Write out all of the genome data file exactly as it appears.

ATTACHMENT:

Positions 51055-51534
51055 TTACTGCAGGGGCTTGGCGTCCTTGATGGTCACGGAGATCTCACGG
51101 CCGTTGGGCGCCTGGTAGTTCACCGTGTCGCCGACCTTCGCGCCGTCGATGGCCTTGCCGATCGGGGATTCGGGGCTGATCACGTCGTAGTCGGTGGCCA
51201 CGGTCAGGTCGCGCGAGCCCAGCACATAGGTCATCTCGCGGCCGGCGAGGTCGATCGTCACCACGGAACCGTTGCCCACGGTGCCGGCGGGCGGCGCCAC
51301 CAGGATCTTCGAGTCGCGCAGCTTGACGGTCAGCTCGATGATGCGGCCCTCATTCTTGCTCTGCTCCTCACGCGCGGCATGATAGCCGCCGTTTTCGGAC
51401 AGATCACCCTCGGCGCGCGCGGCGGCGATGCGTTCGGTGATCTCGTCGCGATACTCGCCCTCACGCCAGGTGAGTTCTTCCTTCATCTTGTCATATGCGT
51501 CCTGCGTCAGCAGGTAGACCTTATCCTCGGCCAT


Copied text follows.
Positions 51055-51534
51055 TTACTGCAGGGGCTTGGCGTCCTTGATGGTCACGGAGATCTCACGG
51101 CCGTTGGGCGCCTGGTAGTTCACCGTGTCGCCGACCTTCGCGCCGTCGATGGCCTTGCCGATCGGGGATTCGGGGCTGATCACGTCGTAGTCGGTGGCCA
51201 CGGTCAGGTCGCGCGAGCCCAGCACATAGGTCATCTCGCGGCCGGCGAGGTCGATCGTCACCACGGAACCGTTGCCCACGGTGCCGGCGGGCGGCGCCAC
51301 CAGGATCTTCGAGTCGCGCAGCTTGACGGTCAGCTCGATGATGCGGCCCTCATTCTTGCTCTGCTCCTCACGCGCGGCATGATAGCCGCCGTTTTCGGAC
51401 AGATCACCCTCGGCGCGCGCGGCGGCGATGCGTTCGGTGATCTCGTCGCGATACTCGCCCTCACGCCAGGTGAGTTCTTCCTTCATCTTGTCATATGCGT
51501 CCTGCGTCAGCAGGTAGACCTTATCCTCGGCCAT